AN EX-PARAMEDIC has revealed a life-saving test that can reveal if your child is suffering a serious illness when they have a rash.
Nikki Jurcutz, a parent educator behind Tiny Hearts, said the easy hack could indicate they need to be seen by a doctor.
Three years old child crying in bed. Boy hiding and closing eyes with hands[/caption]
If you press on their rash and their skin colour does not change, it might mean they have meningococcal disease — which can cause deadly septicaemia.
In a video on Instagram, she wrote: “This is a tool you should use next time your child has a rash.
“If the rash blanches aka the changes colour when pressed, this is a reassuring sign. Keep an eye out for any other worrying signs or symptoms.
“If the rash is non-blanching aka colour does not change when pressed, this could be a sign of a more serious illness such as meningococcal.
“It would be a good idea to see a doctor urgently to get the rash reviewed.”
She added: “Remember, most children with a non-blanching rash who are well will not have a serious underlying cause.
“However, because it could be a sign of a seriously unwell child, it is a good idea to get your child checked.”
In the video, she presses on a child’s red skin on her face and the area under her thumb turns whiter.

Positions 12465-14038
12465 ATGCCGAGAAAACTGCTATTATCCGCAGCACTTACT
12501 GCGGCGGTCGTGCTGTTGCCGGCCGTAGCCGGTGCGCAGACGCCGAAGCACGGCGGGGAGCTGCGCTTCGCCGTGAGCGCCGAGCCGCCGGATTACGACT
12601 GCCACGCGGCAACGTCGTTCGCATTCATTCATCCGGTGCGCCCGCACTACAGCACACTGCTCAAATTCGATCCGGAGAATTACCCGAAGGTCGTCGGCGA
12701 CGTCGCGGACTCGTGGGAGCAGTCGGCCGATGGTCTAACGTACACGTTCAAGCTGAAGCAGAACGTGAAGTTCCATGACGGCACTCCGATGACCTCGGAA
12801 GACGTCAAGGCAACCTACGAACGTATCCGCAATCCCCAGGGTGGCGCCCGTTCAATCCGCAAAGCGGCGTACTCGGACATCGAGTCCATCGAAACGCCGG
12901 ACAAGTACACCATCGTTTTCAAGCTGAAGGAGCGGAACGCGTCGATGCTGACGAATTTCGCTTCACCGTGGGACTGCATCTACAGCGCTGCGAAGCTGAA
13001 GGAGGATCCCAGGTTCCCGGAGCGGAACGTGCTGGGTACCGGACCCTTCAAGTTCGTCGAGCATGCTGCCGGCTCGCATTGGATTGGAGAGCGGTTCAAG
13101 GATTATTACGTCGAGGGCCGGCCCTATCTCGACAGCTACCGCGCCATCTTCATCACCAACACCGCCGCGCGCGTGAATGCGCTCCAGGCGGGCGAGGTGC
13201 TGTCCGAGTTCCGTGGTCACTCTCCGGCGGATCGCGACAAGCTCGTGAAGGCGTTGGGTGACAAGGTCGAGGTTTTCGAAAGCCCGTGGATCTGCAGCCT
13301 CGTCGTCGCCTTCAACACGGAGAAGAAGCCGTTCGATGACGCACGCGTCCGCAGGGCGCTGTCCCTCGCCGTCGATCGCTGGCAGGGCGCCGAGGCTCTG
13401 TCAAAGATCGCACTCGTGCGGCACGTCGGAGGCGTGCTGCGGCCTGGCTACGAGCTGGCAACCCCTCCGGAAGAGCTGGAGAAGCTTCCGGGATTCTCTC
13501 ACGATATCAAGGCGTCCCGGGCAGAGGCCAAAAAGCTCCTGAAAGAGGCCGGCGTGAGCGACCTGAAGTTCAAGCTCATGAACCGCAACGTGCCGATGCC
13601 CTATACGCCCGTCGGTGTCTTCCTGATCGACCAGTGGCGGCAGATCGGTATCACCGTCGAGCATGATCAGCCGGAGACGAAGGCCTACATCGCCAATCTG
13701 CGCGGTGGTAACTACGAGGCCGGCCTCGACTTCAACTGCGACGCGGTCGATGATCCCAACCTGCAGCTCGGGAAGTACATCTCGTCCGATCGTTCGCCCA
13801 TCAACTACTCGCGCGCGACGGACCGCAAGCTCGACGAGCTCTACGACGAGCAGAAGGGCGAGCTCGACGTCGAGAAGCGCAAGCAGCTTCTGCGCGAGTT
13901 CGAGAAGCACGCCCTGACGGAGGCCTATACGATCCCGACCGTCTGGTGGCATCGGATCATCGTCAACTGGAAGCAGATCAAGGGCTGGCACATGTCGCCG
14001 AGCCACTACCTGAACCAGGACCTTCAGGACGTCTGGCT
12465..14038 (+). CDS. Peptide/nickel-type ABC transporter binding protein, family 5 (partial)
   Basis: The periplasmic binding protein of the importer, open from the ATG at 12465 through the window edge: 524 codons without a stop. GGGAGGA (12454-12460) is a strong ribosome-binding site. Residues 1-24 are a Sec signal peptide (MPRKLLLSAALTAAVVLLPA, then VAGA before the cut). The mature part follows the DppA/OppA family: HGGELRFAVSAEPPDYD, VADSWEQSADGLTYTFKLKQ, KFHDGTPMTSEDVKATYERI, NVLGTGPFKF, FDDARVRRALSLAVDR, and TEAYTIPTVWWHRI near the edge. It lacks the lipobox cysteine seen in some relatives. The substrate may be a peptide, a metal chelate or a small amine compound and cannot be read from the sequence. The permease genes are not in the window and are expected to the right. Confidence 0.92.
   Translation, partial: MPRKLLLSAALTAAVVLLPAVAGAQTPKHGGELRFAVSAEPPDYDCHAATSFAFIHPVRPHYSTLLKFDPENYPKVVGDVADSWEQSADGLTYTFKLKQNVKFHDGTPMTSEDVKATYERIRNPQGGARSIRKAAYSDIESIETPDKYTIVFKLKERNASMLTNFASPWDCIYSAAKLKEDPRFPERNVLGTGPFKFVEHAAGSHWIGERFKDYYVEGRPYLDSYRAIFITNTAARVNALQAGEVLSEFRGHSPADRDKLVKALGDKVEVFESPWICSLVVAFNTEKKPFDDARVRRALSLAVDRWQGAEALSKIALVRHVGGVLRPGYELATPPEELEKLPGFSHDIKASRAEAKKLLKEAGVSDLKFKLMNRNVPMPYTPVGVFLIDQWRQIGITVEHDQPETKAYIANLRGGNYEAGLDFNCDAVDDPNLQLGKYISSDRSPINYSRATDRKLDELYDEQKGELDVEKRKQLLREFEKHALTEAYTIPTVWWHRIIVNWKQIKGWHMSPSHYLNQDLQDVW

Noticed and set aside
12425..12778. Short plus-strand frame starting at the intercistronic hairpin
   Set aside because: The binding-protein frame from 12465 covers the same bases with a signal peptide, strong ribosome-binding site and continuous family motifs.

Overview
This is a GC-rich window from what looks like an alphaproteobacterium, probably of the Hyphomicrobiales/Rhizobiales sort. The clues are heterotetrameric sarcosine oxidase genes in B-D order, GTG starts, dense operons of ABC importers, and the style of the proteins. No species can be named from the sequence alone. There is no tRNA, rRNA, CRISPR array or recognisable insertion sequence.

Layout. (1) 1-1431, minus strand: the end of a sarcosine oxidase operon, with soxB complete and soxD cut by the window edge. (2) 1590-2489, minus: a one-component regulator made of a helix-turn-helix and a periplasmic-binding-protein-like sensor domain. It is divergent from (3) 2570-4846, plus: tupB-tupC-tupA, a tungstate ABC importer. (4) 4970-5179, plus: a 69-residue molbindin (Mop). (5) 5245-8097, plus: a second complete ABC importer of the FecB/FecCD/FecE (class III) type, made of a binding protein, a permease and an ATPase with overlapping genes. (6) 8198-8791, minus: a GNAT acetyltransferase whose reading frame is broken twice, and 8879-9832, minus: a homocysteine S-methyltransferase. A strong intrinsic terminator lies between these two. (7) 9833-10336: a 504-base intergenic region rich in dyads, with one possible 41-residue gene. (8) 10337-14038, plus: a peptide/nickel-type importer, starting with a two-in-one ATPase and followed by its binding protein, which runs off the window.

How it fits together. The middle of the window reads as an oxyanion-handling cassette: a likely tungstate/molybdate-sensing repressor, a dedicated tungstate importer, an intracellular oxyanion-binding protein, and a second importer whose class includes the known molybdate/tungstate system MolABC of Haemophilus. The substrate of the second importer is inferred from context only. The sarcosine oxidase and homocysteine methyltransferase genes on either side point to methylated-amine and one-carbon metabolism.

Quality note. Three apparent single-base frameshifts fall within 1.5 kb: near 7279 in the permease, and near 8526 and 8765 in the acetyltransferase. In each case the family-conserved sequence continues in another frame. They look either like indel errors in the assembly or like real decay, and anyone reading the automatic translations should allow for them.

This means they did not need to see a doctor, she said.
Meningococcal disease is caused by a bacterium called Neisseria meningitidis.
It can cause a range of illnesses including meningitis and bloodstream infections like septicemia.
Meningococcal septicemia occurs when the the bacteria get into the blood and multiply and produce poisons.
These attack the walls of the blood vessels so that blood leaks out causing a non-blanching rash.
Symptoms include fever and chills, fatigue, vomiting, and cold hands and feet.
Severe aches or pain in the muscles, joints, chest, or belly, rapid breathing, diarrhoea and in the later stages, a dark purple rash, can occur.
It’s important to get medical help as soon as possible if you think you or your child has symptoms, according to the NHS.
Treatments include antibiotics and oxygen through a face mask if there are any breathing difficulties.
Source of data and images: thesun